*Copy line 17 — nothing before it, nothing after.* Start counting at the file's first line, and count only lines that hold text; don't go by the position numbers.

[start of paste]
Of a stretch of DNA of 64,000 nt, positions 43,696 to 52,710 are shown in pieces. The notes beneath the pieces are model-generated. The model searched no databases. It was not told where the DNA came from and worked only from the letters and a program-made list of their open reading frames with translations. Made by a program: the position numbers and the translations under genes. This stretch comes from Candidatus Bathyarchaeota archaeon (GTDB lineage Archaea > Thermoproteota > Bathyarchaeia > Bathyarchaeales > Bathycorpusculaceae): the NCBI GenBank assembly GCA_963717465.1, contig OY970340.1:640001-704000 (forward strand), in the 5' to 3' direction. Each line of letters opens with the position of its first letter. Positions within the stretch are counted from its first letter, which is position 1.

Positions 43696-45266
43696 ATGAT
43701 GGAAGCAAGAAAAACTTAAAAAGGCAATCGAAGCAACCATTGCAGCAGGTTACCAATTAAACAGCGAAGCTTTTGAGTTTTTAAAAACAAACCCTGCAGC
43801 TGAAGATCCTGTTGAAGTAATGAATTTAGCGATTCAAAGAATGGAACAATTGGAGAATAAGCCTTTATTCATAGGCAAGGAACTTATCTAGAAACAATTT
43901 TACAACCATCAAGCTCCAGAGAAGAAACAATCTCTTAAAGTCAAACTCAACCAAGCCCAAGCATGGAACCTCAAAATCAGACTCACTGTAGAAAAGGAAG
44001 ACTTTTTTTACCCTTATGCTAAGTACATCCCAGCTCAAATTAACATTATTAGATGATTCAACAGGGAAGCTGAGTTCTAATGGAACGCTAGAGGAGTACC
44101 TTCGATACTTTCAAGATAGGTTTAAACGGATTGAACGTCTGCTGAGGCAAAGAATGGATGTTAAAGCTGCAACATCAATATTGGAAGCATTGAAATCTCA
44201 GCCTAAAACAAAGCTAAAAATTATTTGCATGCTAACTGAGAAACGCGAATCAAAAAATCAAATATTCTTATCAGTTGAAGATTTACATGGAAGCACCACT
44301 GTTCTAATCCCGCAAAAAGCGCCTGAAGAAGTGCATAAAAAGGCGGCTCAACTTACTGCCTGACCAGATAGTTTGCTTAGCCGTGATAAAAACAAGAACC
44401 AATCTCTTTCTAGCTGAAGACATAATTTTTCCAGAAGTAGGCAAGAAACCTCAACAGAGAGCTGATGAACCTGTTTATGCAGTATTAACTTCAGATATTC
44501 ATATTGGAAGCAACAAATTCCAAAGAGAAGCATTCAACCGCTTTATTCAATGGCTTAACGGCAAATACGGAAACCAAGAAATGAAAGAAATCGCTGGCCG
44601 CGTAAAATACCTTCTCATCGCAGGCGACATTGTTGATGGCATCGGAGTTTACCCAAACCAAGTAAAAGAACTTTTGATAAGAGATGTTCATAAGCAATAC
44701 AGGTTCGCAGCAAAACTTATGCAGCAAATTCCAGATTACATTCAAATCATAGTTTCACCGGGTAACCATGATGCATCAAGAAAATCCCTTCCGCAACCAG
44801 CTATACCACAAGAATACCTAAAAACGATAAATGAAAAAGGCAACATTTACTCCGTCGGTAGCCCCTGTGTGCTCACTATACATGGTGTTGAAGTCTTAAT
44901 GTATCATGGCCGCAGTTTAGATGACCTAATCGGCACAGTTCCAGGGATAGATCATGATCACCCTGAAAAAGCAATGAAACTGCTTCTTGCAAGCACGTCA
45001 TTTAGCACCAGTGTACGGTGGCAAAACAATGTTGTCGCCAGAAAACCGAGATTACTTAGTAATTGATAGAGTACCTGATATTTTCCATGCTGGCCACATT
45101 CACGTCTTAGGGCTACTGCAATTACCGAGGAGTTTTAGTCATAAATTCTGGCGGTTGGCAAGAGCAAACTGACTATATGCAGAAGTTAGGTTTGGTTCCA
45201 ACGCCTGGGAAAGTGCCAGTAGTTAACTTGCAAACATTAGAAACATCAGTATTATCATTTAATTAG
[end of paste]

45001 TTTAGCACCAGTGTACGGTGGCAAAACAATGTTGTCGCCAGAAAACCGAGATTACTTAGTAATTGATAGAGTACCTGATATTTTCCATGCTGGCCACATT